Sanral increases toll fees: this is how much you will pay
The tariffs are adjusted annually in line with the CPI
Tariffs at toll gates across the country will increase by 6.25% on March 1.
The tariffs are adjusted annually in line with the consumer price index (CPI) and the latest increase is less than last year’s 6.58% adjustment, says Vusi Mona, Sanral’s GM for communications and marketing.
He said toll revenue was necessary to maintain, operate and improve toll roads, and service debt incurred to implement toll road projects.
“The funds go a long way towards ensuring that Sanral fulfils its mandate of delivering quality road infrastructure that adds value to the lives of South African citizens.”
He said key economic infrastructure, such as the national road network, was a precondition for providing basic services such as electricity, water, sanitation, telecommunications and public transport, and therefore it needed to be robust and extensive enough to meet industrial, commercial and household needs.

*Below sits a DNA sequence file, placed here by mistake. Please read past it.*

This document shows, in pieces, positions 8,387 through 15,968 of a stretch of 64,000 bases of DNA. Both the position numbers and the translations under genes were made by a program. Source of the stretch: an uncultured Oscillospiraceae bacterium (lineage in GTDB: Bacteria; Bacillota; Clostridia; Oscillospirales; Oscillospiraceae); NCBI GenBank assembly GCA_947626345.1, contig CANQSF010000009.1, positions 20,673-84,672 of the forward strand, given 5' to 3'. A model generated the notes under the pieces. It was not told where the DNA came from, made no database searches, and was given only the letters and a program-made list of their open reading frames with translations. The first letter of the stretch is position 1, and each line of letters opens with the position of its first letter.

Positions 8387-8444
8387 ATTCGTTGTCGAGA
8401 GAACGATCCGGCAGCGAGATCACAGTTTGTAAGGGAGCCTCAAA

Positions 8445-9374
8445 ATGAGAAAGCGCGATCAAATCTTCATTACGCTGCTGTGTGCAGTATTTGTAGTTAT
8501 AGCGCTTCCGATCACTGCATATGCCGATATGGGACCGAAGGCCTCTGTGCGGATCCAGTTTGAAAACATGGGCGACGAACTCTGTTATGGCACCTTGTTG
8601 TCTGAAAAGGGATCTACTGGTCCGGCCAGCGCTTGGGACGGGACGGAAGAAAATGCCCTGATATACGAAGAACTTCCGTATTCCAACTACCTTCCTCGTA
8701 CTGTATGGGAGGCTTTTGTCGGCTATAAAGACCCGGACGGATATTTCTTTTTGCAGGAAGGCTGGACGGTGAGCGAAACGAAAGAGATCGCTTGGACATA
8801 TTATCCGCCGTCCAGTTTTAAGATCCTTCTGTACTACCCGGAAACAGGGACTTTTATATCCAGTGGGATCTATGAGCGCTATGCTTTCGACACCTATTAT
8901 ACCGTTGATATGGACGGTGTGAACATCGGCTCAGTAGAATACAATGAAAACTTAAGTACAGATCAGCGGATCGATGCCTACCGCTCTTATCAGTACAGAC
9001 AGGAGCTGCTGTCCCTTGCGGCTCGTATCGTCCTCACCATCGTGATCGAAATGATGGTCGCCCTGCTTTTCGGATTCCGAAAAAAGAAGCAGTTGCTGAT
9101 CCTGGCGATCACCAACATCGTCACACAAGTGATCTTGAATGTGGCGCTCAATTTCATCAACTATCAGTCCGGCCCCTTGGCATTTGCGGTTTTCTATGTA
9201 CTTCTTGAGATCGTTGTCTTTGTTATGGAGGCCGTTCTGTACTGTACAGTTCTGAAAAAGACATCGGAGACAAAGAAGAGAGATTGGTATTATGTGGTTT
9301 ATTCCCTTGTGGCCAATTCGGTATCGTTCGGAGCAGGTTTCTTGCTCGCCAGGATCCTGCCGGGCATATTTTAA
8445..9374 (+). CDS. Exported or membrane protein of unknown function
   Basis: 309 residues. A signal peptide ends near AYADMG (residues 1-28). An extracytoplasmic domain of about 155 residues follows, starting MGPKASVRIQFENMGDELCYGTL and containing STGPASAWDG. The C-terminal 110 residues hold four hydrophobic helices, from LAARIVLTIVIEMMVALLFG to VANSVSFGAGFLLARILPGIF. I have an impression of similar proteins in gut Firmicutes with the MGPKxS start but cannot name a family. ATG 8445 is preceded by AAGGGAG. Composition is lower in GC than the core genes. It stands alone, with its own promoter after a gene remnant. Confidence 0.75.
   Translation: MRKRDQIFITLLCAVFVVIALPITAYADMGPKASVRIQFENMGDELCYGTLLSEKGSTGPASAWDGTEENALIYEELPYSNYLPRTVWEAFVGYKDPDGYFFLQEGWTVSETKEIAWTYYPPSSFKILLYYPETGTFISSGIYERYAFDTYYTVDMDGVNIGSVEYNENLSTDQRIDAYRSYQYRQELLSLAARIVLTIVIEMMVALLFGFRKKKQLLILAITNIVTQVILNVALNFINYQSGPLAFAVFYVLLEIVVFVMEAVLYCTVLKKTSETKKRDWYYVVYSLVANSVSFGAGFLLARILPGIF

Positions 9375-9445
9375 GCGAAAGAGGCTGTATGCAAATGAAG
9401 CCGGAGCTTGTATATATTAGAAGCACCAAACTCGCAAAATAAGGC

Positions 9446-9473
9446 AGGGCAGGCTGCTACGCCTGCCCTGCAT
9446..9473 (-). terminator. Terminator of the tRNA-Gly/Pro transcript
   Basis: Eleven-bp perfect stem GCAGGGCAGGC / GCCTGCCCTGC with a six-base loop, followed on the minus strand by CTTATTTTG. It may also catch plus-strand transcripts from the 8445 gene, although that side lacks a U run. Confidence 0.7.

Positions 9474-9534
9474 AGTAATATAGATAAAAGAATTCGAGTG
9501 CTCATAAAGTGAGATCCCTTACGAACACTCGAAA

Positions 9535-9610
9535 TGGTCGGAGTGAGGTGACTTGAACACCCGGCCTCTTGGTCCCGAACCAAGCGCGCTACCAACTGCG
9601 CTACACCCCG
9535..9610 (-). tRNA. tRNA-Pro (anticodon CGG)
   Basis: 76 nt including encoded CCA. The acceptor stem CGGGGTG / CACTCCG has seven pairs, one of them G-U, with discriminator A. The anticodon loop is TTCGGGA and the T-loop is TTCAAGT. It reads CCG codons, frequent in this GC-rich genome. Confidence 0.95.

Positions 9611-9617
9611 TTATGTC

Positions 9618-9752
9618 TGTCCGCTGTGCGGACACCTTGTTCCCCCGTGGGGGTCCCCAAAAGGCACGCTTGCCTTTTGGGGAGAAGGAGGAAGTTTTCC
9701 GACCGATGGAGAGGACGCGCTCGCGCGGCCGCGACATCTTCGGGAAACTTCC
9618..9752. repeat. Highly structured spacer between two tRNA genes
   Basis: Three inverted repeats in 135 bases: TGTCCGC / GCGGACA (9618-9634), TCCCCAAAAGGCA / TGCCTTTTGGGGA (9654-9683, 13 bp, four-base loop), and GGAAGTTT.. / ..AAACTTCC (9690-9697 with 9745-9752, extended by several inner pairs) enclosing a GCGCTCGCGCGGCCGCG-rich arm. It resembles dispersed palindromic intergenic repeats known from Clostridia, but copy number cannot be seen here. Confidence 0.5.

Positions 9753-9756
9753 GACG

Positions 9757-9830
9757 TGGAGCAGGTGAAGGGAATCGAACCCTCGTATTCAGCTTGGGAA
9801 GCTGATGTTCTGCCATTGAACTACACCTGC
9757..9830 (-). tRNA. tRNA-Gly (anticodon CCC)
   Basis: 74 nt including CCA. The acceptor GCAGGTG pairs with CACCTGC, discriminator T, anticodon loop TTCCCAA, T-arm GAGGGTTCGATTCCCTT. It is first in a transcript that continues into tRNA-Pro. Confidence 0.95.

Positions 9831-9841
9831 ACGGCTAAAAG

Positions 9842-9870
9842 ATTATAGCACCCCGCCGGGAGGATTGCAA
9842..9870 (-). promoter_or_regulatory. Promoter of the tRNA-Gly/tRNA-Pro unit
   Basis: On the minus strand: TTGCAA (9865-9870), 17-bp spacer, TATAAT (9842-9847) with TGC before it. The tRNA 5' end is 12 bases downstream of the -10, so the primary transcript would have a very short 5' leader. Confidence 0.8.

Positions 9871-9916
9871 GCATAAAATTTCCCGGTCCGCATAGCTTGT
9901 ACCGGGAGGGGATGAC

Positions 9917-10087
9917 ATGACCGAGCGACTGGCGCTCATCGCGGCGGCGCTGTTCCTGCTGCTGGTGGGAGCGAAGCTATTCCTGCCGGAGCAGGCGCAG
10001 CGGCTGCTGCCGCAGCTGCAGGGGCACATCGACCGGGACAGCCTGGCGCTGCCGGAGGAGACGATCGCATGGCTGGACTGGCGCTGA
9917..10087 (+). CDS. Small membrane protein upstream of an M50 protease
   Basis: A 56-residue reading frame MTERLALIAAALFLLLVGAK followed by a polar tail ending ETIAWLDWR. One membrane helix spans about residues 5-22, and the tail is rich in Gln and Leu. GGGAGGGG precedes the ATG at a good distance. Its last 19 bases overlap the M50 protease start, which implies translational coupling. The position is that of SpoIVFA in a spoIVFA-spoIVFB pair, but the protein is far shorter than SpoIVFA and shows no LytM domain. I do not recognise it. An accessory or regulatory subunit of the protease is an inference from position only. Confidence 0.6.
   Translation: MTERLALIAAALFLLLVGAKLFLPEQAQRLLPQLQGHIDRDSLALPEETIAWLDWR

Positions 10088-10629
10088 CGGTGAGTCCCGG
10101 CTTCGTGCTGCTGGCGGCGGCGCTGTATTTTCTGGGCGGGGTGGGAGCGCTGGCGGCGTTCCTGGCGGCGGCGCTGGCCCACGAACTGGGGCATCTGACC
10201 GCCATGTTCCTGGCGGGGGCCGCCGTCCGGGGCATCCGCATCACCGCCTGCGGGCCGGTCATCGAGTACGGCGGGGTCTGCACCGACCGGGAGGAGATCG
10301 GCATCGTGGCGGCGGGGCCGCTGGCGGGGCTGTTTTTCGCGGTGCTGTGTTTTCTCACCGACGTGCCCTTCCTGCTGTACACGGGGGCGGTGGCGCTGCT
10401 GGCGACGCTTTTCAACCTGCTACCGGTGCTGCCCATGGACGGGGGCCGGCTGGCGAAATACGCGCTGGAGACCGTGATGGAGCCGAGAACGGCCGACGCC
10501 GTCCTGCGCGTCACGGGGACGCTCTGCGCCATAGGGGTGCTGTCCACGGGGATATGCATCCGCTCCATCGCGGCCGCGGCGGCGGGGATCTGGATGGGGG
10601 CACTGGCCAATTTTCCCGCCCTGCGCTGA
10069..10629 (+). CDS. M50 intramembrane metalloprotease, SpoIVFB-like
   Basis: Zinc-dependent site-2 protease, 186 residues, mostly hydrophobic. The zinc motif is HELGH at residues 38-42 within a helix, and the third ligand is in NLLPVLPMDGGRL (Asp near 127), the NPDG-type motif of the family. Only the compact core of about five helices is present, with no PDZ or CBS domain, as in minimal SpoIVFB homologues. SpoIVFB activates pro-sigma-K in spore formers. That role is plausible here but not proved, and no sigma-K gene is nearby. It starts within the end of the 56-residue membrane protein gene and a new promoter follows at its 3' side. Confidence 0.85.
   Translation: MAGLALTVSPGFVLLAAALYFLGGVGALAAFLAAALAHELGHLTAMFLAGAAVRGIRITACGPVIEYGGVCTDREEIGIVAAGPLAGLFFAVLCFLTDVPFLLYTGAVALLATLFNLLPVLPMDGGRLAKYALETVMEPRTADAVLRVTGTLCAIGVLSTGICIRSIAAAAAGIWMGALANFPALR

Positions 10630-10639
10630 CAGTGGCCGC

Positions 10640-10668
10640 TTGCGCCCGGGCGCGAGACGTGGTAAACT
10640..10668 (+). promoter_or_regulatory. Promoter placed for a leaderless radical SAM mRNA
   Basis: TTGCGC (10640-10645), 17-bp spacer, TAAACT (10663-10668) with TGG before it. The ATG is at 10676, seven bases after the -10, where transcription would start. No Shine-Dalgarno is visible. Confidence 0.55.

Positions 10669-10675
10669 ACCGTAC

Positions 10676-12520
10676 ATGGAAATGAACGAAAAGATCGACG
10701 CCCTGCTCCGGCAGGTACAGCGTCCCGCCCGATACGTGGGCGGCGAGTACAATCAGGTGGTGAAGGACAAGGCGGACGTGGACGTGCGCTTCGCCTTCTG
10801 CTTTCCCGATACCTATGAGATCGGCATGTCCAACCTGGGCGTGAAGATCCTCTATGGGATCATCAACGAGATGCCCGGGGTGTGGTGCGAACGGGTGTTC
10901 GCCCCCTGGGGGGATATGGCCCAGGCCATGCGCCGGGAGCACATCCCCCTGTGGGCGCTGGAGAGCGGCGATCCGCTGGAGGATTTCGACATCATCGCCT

“Sanral is empathetic to the South African public, considering the state of the economy. However, it is equally important to introduce the adjustments to ensure the agency continues to deliver safe and quality roads to the benefit of all road users,” said Mona.
From March 1, class 1 motorists travelling between Joburg and Cape Town will pay R230 at the four toll gates along the route, compared with the current R219.50. Class 1 covers all light vehicles including cars, motorcycles, and cars towing trailers.
Fees at the five toll gates on the N17 route from Springs to Ermelo via Krugersdorp will rise from R133.50 to R141.50.
Along the Joburg-Durban N3 route, Marian Hill is the only toll gate run by Sanral with the fee increasing from R14.50 to R15.50. The other four toll gates are managed by N3 Toll Concession which has not yet announced its 2024 fee increases. Toll operators Bakwena and TRAC have also not released their revised toll fees.
Here are the old and new Sanral toll fees on selected routes:
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